Abstract

Subsea liquid-liquid separation is still a challenging issue. Technical problems have to be faced in terms of interface control, water quality, outlet water cut or solid removal.

In this paper, only water separation from water-in-oil emulsions is discussed. Water separation can be envisaged to manage hydrates without deployment of preservation phases during shut-down or if poor insulation of flowlines is considered. In this case, particularly in comparison with the quantity of oil remaining in re-injected water, a significant quantity of water remaining in oil is acceptable. However, a maximum water cut must be guaranteed to ensure transportability of hydrate slurry. Moreover, related to water depth, only compact separators with short residence times can be installed.

The key point is to evaluate, depending of oil properties, whether or not such a strategy based on subsea water separation can be considered as a good option. Thus, a 1D model has been developed to determine, for a given oil, the separation efficiency as a function of production conditions and separator size. Oil properties, regarding water-oil separation, are evaluated from monitored bottle tests and are accounted for in the model as "coalescence" parameters. Validation of the model has been achieved thanks to experiments carried out for real crude oils in a pilot loop including an instrumented gravitational separator (3m length, 0.7m in diameter).

A description of the pilot loop and the 1D model is given. The main physical concepts on which the model is based are presented: coalescence during settling and coalescence between the dense pack layer and water leg. Simulations allow us to discuss the possibility in reducing the size of separators for subsea applications.

Introduction

Subsea liquid-liquid separation is still a challenging issue. Technical problems have to be faced in terms of interface control, water quality, outlet water cut or solid removal.

In this paper, only water separation from water-in-oil emulsions will be discussed. Subsea water separation can be envisaged to manage hydrates without deployment of preservation phases during shut-down or if poor insulation of flowlines is considered (1). In this case, particularly in comparison with the quantity of oil remaining in re-injected water, a significant quantity of water remaining in oil is acceptable. However, a maximum water cut must be guaranteed to ensure transportability of hydrate slurry. Moreover, related to water depth, only compact separators with short residence times can be installed.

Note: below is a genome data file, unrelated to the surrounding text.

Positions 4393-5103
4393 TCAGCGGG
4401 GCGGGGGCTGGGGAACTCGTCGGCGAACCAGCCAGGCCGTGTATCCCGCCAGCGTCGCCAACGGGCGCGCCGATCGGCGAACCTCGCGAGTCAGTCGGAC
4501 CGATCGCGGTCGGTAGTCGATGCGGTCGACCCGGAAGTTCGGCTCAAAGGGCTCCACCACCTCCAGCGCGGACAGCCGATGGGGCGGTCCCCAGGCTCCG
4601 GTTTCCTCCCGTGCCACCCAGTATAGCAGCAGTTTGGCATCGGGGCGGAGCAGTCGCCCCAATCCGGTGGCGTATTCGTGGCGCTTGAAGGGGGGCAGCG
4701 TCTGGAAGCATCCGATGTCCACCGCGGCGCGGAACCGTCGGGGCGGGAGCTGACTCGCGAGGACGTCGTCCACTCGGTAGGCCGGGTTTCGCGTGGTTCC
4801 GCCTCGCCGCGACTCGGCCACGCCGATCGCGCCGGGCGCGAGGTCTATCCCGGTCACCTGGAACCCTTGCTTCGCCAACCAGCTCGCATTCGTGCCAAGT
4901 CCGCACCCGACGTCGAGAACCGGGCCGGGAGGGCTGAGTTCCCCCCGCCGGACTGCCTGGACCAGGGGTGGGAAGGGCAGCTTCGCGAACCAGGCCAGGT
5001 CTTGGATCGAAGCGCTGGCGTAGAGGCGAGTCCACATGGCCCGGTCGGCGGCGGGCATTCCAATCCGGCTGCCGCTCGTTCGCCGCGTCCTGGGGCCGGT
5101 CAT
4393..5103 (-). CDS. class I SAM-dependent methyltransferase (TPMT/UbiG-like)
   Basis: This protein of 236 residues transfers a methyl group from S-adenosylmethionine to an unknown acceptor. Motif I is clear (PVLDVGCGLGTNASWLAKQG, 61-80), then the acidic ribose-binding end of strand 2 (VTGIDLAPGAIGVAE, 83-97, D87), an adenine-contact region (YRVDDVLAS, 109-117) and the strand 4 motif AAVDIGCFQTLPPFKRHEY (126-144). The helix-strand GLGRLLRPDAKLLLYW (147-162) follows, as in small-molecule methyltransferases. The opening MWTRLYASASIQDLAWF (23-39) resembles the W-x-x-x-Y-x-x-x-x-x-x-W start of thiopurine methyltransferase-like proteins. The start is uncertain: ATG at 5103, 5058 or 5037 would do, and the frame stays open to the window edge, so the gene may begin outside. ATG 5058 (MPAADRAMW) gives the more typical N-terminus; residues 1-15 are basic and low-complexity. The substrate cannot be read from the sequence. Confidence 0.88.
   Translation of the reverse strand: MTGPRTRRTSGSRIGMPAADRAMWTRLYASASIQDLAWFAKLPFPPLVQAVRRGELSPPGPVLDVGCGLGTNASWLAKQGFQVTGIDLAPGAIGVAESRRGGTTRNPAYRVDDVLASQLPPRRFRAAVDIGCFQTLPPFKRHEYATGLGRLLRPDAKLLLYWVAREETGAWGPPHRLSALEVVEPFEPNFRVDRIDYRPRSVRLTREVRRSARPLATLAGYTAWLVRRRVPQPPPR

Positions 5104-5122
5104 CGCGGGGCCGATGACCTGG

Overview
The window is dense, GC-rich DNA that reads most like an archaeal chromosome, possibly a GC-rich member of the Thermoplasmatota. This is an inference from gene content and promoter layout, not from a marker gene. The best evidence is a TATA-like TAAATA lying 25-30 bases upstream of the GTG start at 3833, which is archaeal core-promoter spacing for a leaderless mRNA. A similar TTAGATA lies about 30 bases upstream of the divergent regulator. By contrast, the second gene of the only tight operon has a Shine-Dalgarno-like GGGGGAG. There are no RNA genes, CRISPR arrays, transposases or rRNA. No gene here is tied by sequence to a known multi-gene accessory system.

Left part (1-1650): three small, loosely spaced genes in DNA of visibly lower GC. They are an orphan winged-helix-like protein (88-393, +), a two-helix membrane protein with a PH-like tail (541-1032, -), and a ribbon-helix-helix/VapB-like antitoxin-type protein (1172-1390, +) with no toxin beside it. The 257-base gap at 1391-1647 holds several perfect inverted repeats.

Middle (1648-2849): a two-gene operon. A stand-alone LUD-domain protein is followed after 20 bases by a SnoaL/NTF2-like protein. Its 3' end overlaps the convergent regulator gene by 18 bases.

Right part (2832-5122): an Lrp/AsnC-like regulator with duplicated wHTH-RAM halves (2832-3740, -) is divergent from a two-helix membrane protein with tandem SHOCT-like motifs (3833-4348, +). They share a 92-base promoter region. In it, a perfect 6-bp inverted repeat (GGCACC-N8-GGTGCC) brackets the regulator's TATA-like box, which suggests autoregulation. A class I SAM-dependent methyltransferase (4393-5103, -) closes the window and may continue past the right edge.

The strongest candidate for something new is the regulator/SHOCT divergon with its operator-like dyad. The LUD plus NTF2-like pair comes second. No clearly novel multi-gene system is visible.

The key point is to evaluate, depending of oil properties, whether or not such a strategy based on subsea water separation can be considered as a good option. In order to improve our capability in predicting the performance of gravitational horizontal separators, a collaborative R&D program between TOTAL and IFPEN was launched some years ago. This program mainly dealt with the elaboration of a methodology including both experiments and modeling. This methodology is based on the determination of "coalescence" parameters from laboratory batch-settling experiments by matching a model, so-called batch model, with experimental data. Then, these parameters are used as input data in a 1D steady state model, so-called separator model, which enables separation efficiency to be calculated. Validation of the model has been achieved thanks to experiments carried out for real crude oils in a pilot loop including an instrumented gravitational separator (3m length, 0.7m in diameter).

A description of the pilot loop as well as the batch and separator models will be given. The main physical concepts on which the models are based will be presented: coalescence during settling and coalescence between the dense pack layer and water leg. Simulations will allow us to discuss the possibility in reducing the size of separators for subsea applications.

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